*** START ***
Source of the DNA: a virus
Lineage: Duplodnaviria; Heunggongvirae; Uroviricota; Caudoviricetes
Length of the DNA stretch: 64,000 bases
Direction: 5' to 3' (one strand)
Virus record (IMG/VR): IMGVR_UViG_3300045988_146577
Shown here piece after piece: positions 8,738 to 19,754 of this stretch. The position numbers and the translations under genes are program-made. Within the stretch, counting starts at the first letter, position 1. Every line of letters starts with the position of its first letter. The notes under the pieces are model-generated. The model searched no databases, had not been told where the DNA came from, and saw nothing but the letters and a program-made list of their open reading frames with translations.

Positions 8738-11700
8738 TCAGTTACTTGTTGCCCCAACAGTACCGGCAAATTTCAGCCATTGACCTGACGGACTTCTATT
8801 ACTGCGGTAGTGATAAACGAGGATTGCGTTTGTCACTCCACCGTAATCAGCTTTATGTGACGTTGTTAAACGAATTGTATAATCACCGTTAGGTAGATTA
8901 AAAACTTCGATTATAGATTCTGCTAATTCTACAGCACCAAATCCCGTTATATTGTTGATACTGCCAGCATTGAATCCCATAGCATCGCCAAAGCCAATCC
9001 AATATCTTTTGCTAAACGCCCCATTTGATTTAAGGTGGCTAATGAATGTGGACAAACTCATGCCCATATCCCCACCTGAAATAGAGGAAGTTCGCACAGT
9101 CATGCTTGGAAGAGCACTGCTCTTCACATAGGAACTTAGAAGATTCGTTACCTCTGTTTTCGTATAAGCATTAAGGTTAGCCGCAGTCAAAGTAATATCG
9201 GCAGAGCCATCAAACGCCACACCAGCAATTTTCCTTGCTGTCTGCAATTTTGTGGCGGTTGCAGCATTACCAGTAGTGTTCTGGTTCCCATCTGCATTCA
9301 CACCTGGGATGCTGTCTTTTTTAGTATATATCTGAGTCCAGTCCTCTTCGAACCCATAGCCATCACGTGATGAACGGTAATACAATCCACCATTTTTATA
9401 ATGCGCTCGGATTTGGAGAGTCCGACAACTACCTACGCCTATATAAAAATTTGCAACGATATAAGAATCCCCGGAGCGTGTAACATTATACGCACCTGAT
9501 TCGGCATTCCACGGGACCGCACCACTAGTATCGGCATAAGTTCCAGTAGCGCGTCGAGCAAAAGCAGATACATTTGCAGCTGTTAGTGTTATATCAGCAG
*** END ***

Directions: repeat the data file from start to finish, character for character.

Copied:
Source of the DNA: a virus
Lineage: Duplodnaviria; Heunggongvirae; Uroviricota; Caudoviricetes
Length of the DNA stretch: 64,000 bases
Direction: 5' to 3' (one strand)
Virus record (IMG/VR): IMGVR_UViG_3300045988_146577
Shown here piece after piece: positions 8,738 to 19,754 of this stretch. The position numbers and the translations under genes are program-made. Within the stretch, counting starts at the first letter, position 1. Every line of letters starts with the position of its first letter. The notes under the pieces are model-generated. The model searched no databases, had not been told where the DNA came from, and saw nothing but the letters and a program-made list of their open reading frames with translations.

Positions 8738-11700
8738 TCAGTTACTTGTTGCCCCAACAGTACCGGCAAATTTCAGCCATTGACCTGACGGACTTCTATT
8801 ACTGCGGTAGTGATAAACGAGGATTGCGTTTGTCACTCCACCGTAATCAGCTTTATGTGACGTTGTTAAACGAATTGTATAATCACCGTTAGGTAGATTA
8901 AAAACTTCGATTATAGATTCTGCTAATTCTACAGCACCAAATCCCGTTATATTGTTGATACTGCCAGCATTGAATCCCATAGCATCGCCAAAGCCAATCC
9001 AATATCTTTTGCTAAACGCCCCATTTGATTTAAGGTGGCTAATGAATGTGGACAAACTCATGCCCATATCCCCACCTGAAATAGAGGAAGTTCGCACAGT
9101 CATGCTTGGAAGAGCACTGCTCTTCACATAGGAACTTAGAAGATTCGTTACCTCTGTTTTCGTATAAGCATTAAGGTTAGCCGCAGTCAAAGTAATATCG
9201 GCAGAGCCATCAAACGCCACACCAGCAATTTTCCTTGCTGTCTGCAATTTTGTGGCGGTTGCAGCATTACCAGTAGTGTTCTGGTTCCCATCTGCATTCA
9301 CACCTGGGATGCTGTCTTTTTTAGTATATATCTGAGTCCAGTCCTCTTCGAACCCATAGCCATCACGTGATGAACGGTAATACAATCCACCATTTTTATA
9401 ATGCGCTCGGATTTGGAGAGTCCGACAACTACCTACGCCTATATAAAAATTTGCAACGATATAAGAATCCCCGGAGCGTGTAACATTATACGCACCTGAT
9501 TCGGCATTCCACGGGACCGCACCACTAGTATCGGCATAAGTTCCAGTAGCGCGTCGAGCAAAAGCAGATACATTTGCAGCTGTTAGTGTTATATCAGCAG